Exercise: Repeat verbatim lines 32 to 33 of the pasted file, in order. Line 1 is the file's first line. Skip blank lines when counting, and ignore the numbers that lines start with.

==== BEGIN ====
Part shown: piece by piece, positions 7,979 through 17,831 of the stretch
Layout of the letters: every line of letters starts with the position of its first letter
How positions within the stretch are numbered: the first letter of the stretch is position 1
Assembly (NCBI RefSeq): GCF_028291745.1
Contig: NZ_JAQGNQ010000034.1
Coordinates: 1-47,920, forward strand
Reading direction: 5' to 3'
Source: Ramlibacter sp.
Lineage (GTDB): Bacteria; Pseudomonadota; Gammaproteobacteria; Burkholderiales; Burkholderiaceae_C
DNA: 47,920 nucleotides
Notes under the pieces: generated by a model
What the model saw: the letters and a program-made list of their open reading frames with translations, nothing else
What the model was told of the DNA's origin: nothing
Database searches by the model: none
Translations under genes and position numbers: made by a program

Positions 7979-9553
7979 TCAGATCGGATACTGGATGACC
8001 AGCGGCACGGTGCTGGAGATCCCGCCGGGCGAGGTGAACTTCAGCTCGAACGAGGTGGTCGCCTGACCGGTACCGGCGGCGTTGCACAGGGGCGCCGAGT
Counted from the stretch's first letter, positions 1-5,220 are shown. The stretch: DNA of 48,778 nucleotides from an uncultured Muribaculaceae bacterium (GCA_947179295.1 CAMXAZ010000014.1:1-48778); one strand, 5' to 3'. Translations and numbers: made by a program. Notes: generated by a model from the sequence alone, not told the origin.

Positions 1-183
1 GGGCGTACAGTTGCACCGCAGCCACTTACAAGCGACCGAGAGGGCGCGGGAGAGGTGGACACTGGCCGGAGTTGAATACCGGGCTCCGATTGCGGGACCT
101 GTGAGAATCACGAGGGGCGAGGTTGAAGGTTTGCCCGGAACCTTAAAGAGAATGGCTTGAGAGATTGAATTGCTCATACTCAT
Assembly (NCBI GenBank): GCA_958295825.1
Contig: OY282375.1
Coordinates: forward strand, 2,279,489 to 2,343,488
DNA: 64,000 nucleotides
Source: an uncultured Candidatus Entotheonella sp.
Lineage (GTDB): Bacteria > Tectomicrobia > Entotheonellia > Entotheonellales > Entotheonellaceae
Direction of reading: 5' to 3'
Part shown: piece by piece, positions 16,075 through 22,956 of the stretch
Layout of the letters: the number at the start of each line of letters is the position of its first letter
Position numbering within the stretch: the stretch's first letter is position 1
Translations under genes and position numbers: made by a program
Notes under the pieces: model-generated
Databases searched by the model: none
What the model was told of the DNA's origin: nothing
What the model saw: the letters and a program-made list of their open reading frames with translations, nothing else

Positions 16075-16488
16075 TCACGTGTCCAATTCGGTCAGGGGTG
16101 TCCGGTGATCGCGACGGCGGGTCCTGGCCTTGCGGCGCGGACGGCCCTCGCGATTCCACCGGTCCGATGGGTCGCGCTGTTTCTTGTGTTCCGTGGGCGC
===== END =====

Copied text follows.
Position numbering within the stretch: the stretch's first letter is position 1
Translations under genes and position numbers: made by a program